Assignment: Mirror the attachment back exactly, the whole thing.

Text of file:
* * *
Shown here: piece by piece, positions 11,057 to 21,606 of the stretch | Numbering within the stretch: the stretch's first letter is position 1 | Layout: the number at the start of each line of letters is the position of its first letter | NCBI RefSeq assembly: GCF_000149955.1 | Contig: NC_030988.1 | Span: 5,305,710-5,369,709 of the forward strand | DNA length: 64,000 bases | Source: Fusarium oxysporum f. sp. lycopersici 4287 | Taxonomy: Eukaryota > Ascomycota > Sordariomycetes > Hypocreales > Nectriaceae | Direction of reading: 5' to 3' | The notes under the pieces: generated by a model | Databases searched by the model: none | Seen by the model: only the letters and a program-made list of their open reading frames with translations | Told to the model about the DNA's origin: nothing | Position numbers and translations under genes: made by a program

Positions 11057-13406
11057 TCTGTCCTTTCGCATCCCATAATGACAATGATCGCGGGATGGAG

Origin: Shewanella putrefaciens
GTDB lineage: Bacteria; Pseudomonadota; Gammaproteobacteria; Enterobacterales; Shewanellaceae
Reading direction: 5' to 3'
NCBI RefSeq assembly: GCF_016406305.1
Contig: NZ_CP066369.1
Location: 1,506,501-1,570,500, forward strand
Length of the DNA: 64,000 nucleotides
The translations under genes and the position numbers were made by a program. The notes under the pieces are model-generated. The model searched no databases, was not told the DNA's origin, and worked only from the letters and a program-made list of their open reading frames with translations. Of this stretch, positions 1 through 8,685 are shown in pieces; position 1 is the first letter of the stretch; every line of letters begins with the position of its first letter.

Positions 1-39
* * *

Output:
Shown here: piece by piece, positions 11,057 to 21,606 of the stretch | Numbering within the stretch: the stretch's first letter is position 1 | Layout: the number at the start of each line of letters is the position of its first letter | NCBI RefSeq assembly: GCF_000149955.1 | Contig: NC_030988.1 | Span: 5,305,710-5,369,709 of the forward strand | DNA length: 64,000 bases | Source: Fusarium oxysporum f. sp. lycopersici 4287 | Taxonomy: Eukaryota > Ascomycota > Sordariomycetes > Hypocreales > Nectriaceae | Direction of reading: 5' to 3' | The notes under the pieces: generated by a model | Databases searched by the model: none | Seen by the model: only the letters and a program-made list of their open reading frames with translations | Told to the model about the DNA's origin: nothing | Position numbers and translations under genes: made by a program

Positions 11057-13406
11057 TCTGTCCTTTCGCATCCCATAATGACAATGATCGCGGGATGGAG

Origin: Shewanella putrefaciens
GTDB lineage: Bacteria; Pseudomonadota; Gammaproteobacteria; Enterobacterales; Shewanellaceae
Reading direction: 5' to 3'
NCBI RefSeq assembly: GCF_016406305.1
Contig: NZ_CP066369.1
Location: 1,506,501-1,570,500, forward strand
Length of the DNA: 64,000 nucleotides
The translations under genes and the position numbers were made by a program. The notes under the pieces are model-generated. The model searched no databases, was not told the DNA's origin, and worked only from the letters and a program-made list of their open reading frames with translations. Of this stretch, positions 1 through 8,685 are shown in pieces; position 1 is the first letter of the stretch; every line of letters begins with the position of its first letter.

Positions 1-39